Am I A Hater?


For the last two decades, the term “hater” has been one of the most overused and unfit labels for any human with a personal opinion. I feel like there are times when I don’t give a certain kind of food, or a television show, or an artist a chance because of something indescribable that just turned me off. Does that mean I’m hating on The Walking Dead if it didn’t grab me like everyone else? I believe when it comes to peanut butter, Tyler Perry programs and Wale, I may just fall into the category of being a “disliker.”

As a coach and an educator, I have the unofficial job of mentor/counselor for students. They often talk to me about social, scholastic, domestic and extracurricular issues. Then there are times when sports and music dominate the convos, and since I’m not completely out of touch, they assume I can almost relate. Last week two young ladies, one a senior in high school, and the other a sophomore, decided to share a musical selection with me and a co-worker. They didn’t only share the song, they sang these lyrics word-for-word:


“I just bought a pistol, it got 30 rounds in it,

Pull up at yo momma house and put some rounds in it,

Wet a nigga block and watch them niggas drown in it,

Hunnid round drum gun a nigga down with it,

I’m on that Slaughter Gang shit, Murder Gang shit

Slaughter Gang shit, Murder Gang shit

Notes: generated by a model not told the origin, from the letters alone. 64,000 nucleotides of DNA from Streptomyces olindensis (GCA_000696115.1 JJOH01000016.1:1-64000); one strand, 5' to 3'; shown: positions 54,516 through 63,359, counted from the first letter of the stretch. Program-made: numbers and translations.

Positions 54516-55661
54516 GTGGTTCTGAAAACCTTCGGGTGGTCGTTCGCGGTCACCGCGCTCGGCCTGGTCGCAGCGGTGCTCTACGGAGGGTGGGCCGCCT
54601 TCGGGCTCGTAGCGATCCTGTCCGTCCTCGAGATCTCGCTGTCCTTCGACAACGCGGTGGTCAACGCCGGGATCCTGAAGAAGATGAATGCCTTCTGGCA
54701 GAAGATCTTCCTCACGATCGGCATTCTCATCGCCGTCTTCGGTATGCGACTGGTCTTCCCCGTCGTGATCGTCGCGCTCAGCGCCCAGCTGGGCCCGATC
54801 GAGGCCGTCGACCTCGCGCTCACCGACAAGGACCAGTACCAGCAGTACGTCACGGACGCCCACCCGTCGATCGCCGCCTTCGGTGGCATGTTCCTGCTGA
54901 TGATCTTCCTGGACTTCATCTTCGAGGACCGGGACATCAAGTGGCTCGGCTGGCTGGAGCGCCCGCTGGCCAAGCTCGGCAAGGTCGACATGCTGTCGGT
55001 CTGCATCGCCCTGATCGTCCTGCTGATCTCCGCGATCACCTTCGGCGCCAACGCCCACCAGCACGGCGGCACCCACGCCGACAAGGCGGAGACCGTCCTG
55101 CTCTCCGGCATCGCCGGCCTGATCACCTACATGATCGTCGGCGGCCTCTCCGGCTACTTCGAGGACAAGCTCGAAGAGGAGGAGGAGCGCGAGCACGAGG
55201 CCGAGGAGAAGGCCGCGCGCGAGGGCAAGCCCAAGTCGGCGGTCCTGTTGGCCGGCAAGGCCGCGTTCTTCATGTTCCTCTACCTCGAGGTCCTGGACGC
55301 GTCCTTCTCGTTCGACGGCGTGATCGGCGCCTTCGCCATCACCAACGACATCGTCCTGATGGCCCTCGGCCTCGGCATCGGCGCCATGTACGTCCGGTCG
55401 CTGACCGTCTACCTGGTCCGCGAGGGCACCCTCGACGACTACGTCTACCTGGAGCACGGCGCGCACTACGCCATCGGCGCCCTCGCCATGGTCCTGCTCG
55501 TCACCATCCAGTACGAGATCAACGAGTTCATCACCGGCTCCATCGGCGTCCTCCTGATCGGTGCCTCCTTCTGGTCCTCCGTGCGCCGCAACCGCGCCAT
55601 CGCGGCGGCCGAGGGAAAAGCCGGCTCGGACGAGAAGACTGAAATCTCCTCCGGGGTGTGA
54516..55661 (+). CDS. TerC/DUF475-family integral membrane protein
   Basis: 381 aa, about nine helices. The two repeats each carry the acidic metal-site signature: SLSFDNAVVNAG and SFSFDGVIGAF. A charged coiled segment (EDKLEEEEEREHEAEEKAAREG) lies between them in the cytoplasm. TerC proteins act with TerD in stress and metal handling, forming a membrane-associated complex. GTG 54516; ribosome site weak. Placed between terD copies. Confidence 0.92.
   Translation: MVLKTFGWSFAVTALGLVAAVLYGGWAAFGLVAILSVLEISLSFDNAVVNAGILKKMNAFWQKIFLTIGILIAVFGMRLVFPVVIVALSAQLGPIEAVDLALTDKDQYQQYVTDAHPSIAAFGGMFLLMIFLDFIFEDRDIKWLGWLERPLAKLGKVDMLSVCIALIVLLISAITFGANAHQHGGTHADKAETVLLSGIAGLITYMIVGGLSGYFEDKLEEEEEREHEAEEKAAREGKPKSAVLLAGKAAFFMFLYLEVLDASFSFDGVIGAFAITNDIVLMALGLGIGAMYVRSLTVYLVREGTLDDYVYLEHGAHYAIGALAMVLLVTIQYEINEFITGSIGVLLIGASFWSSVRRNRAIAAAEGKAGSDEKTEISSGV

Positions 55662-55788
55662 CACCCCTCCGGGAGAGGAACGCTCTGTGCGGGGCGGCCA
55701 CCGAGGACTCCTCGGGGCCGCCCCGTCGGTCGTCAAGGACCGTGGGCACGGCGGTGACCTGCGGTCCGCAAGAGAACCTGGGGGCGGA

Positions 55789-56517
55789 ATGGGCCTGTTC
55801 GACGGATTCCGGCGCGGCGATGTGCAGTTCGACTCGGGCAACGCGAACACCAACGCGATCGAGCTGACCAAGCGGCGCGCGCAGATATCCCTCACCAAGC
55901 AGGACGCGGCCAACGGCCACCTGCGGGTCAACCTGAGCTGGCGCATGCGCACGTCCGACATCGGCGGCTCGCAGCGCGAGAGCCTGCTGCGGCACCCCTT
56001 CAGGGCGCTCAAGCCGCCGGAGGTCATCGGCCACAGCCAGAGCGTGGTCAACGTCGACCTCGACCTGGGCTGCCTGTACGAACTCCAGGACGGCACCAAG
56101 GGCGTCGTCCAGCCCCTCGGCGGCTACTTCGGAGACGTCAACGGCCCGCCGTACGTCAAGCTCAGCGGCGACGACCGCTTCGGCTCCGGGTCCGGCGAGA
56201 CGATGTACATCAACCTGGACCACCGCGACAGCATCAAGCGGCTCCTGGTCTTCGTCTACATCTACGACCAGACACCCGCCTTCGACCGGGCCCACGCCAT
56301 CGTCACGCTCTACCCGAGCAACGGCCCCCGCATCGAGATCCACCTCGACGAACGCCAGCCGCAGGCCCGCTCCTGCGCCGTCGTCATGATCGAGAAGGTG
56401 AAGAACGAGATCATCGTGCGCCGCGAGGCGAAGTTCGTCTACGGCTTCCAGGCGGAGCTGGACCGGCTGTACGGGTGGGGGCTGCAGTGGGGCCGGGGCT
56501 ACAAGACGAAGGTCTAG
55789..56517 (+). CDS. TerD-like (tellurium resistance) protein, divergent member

I’m on that Slaughter Gang shit, Murder Gang shit

Slaughter Gang shit, Murder Gang shit”


And then they spit the first verse…


“I’m on that Slaughter Gang shit

Take a nigga bitch,

Nigga yous a bitch ’cause I ran off with ya shit

I’m a real right blood and these niggas counterfeit

You don’t pull up on the ave pussy boy you get dipped

I bought a brand new drop and then I poured me up some drop

Young Savage real street nigga y’all ain’t on no block

Bitch keep your legs closed ’cause all I want is top

(At this point my boy and I stopped them to inquire if that last line about keeping legs closed and wanting top were cool with them. They laughed and said that no boy could ever say that to them, but on a song it was funny.)

I pull up and pew pew pew y’all gone call the cops


The hook came back in…


“I just bought a pistol it got 30 rounds in it,

Pull up at yo momma house and put some rounds in it,

Wet a nigga block and watch them niggas drown in it,

Hunnid round drum gun a nigga down with it,

I’m on that Slaughter Gang shit, Murder Gang shit,

Slaughter Gang shit…”


They sang the chorus with so much vigor and excitement…then they showed us footage of a party where everyone was “turned up” singing the words line for line and throwing up gang signs. My face was in shock but like a chronic WorldStar fight viewer…I wanted more. So the next verse was spat to us…


“Two guns up

I don’t give a fuck

I’m a big dog lil’ nigga you a pup